Why doesn't she have an abortion? Why doesn't she leave and go somewhere safer? She refuses these things when her father asks. It's like she is resigned to something; is she trading her life as a form of redemption for what she sees as her forefathers' crimes of invasion? She has a Dutch background - we learn that casually. Is she so settled that she can't leave? Even she will let her farm be taken from her - was it taken from someone else before? We get no information about how she came to be in possession of the farm. Is her determination also an echo of her forefathers'? And of the blacks that have been dispossessed in South Africa? Is it simply human determination? To survive, no matter what. She has a baby growing in her. Even if she dies, there's a chance her baby might continue.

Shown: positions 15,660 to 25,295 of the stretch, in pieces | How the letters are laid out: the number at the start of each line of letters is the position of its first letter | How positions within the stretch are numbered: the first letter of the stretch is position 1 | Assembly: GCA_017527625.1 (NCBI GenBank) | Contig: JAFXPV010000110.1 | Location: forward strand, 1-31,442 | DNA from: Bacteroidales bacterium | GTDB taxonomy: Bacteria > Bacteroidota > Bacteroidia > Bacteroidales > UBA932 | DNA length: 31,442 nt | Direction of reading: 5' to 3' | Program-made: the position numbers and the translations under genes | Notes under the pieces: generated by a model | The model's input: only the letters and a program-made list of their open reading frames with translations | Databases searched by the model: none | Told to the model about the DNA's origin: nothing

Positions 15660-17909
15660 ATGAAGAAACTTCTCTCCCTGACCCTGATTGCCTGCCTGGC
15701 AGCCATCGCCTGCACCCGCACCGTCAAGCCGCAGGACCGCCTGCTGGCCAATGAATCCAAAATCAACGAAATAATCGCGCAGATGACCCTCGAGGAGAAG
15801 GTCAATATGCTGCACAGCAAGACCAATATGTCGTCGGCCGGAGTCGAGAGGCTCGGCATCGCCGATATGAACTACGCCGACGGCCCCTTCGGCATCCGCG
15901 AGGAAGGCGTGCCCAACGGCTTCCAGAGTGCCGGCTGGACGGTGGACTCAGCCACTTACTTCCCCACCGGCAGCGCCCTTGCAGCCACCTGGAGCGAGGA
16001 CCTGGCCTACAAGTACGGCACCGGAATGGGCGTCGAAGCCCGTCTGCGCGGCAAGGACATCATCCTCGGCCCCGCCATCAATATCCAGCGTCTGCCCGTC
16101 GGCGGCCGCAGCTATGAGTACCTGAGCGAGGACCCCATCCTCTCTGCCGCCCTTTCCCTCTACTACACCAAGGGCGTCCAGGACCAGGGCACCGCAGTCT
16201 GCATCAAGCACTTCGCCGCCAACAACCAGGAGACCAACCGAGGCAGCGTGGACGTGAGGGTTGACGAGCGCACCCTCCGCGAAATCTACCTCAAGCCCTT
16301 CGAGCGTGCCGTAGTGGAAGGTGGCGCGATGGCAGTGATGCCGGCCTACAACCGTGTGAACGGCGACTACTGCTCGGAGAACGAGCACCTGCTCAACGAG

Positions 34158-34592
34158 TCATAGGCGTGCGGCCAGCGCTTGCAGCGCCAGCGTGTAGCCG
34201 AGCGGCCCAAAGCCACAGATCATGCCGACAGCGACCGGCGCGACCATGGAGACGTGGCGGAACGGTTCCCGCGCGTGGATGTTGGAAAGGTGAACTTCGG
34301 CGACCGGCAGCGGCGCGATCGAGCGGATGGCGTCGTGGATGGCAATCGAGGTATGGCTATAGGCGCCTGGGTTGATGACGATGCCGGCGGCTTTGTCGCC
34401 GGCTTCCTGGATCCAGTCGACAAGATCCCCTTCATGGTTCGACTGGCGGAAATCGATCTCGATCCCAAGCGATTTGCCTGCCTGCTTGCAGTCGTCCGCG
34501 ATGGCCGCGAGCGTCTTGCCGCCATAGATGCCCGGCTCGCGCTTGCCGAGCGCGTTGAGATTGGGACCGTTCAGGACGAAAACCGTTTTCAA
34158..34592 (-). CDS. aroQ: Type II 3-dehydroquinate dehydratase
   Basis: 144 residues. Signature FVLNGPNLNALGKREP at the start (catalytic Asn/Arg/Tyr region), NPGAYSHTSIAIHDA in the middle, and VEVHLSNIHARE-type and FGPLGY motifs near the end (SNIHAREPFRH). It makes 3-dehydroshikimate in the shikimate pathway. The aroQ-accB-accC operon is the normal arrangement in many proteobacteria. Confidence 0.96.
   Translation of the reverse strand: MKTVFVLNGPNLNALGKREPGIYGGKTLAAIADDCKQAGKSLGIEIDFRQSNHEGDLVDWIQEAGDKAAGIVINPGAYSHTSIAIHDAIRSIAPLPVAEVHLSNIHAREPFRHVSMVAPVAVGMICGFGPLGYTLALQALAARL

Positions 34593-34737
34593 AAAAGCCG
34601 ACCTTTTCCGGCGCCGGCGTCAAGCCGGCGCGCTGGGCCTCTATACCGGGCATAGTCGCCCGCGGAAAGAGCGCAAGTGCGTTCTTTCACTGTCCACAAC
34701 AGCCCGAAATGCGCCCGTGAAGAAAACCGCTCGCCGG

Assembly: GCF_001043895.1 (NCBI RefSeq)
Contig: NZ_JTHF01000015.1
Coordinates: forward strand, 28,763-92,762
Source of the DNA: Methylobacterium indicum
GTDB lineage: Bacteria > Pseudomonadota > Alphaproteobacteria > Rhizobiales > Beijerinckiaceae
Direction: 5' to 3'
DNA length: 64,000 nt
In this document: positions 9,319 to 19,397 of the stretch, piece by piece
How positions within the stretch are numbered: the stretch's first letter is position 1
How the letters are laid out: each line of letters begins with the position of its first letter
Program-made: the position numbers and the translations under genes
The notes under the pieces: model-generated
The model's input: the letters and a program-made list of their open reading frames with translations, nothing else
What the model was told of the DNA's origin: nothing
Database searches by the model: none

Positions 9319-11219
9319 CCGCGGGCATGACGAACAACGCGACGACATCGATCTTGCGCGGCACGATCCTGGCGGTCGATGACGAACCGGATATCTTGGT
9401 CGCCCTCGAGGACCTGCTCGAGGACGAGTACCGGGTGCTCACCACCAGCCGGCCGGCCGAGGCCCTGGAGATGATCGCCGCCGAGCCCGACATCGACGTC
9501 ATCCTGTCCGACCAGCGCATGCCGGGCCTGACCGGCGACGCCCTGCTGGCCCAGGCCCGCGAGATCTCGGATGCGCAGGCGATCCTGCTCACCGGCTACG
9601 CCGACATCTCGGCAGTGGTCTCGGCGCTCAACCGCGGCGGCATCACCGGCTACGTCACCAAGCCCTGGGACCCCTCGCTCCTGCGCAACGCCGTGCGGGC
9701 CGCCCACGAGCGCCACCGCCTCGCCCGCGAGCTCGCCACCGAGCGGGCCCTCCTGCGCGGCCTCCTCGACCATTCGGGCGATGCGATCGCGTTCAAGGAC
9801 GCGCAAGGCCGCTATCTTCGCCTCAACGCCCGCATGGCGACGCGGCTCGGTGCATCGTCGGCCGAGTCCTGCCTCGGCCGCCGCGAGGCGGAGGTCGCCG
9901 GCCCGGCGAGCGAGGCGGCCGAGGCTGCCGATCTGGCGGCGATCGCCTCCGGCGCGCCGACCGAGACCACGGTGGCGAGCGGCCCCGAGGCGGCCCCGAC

Apart from small side stories which illustrate the father's continuing physical desires and impulses, even in a place where at first there seems to be no one to fill the part of hunted vixen (there are no nubile young girls as targets; there is a middle-aged, frumpy fat woman, who turns out to be desirable to him - lack of other opportunities?) the movie goes forward. The daughter starts to come through the horror of the attack; towards the end we see her again with colour in her face, smiling gently, she's back in the garden, planting, she's at the market, selling goods, she seems to have some sort of peace back. We see her father working at the animal shelter/vet with the frumpy love-interest (I'm saying frumpy as he would have seen her at the beginning; I though she was lovely) assisting her with putting down an endless stream of dogs. Even when it comes to the last one, a beautiful, alert, healthy young pup; he takes it in to her to be euthanased. Does this dog symbolise the father giving up? Loss of hope? Killing hope? I don't know, but it does represent something. The woman makes the comment "Oh, you've giving him up? I thought you were saving him a bit longer."